Fig.2. The erosed scan
Fig.2a. All appendages removed
Fig.2b. Combined image to show removed parts

Applying another filter to the erosed image removes all appendages from the bodies of the specimens (fig. 2a). In our experiment, all processes narrower than 3 pixels are considered as appendages. The combined image in fig.2b shows what the filter has removed in red colour.
Object analysis of the filtered image
Object analysis and classification (also called 'blob analysis') is performed with the UTHSCSA Image Tool. Each object can be analysed using measurements such as: area, perimeter, compactness, roundness, elongation, major axis, minor axis, gray level, etc.
Fig.3. Some zoomed-in traced objects

Finding the objects using automatic thresholding of the image is the first step of the analysis. The find objects operation identifies isolated regions in the current image. Automatic thresholding will produce reproducible results. Automatic object selection will ignore objects which touch any edge of the image. Since the border objects are most likely not complete, further analysis does not make any sense. Therefore, objects at the edge of the image are excluded. Objects with a predefined minimum size can be discarded by automatic object selection. Objects are annotated with cardinal identification numbers on the original image. This is useful for interpreting the results of further analysis functions. Identified objects are marked with annotated outlines. The objects in the image are extracted by tracing the outlines of the objects. Each traced object is numbered and counted. The 8 times zoomed-in part (Fig.3) contains 9 traced objects, numbered as follows: 4, 7, 14, 15, 17, 19, 20, 21, and 22. Based on their size, the objects can be grouped in 4 categories: from small to large: (20), (4,7,15,17,19,20,21), (22), and (14). Obviously, object 20 is too small compared with the others. It can be discarded because it is probably an artefact of the imaging process or a sample contamination (dust, sand, etc.).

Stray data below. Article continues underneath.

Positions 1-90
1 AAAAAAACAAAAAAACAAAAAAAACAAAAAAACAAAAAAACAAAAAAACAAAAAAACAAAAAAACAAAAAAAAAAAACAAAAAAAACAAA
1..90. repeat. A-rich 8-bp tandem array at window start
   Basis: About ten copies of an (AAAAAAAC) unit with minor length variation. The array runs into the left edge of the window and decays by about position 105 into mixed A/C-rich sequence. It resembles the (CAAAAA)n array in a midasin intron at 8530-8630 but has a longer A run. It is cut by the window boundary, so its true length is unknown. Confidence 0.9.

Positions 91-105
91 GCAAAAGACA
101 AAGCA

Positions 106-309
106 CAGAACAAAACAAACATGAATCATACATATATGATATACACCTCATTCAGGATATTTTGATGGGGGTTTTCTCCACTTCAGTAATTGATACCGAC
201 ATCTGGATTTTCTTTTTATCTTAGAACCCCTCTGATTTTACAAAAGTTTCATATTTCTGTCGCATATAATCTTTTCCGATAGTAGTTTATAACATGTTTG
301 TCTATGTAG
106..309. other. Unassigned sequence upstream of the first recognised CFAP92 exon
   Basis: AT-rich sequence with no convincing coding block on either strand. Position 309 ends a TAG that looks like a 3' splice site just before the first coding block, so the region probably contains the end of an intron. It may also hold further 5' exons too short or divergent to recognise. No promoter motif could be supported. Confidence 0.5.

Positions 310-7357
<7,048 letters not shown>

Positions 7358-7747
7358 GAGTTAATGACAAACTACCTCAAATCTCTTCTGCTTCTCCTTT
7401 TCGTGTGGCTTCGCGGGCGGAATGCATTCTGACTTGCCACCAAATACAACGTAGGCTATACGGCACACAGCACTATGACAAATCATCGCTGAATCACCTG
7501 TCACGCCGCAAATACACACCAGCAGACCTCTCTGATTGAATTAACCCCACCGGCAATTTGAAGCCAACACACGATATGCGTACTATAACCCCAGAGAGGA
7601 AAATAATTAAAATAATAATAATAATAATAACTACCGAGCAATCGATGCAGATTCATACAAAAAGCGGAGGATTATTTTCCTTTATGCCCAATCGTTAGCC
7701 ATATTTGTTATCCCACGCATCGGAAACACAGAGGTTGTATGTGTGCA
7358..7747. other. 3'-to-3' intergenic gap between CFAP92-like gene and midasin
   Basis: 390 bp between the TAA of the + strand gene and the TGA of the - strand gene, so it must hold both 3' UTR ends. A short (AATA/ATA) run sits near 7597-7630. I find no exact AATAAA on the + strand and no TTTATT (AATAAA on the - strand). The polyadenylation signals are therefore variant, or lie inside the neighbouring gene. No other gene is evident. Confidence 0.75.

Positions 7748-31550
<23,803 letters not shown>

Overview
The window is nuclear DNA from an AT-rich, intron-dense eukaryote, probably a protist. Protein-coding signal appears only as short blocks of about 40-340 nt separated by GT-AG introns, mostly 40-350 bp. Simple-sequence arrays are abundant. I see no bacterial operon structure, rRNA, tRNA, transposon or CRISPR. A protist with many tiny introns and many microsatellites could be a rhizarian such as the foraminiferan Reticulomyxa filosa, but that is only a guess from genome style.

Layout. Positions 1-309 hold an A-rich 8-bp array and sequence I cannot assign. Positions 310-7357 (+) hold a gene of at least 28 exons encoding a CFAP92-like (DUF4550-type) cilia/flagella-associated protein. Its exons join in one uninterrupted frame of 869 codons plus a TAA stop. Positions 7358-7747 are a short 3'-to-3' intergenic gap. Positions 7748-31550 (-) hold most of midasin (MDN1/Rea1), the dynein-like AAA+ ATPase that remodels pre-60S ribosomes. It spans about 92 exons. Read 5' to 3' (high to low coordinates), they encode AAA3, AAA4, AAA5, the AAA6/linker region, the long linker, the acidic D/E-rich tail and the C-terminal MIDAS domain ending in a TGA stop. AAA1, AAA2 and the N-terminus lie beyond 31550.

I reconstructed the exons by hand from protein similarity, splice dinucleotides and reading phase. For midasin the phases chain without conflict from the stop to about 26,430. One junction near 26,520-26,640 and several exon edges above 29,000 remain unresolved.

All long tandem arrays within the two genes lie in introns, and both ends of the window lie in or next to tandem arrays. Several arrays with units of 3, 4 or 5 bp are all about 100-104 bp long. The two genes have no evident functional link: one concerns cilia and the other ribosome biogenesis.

The object analysis process extracts the dimensional features of identified objects in an image. With UTHSCSA ImageTool, 19 different attributes of an object can be computed. Since a bilevel scanned image is used, not all attributes are relevant (e.g. all attributes related to gray scale images are ignored). The relevant attributes are defined as follows: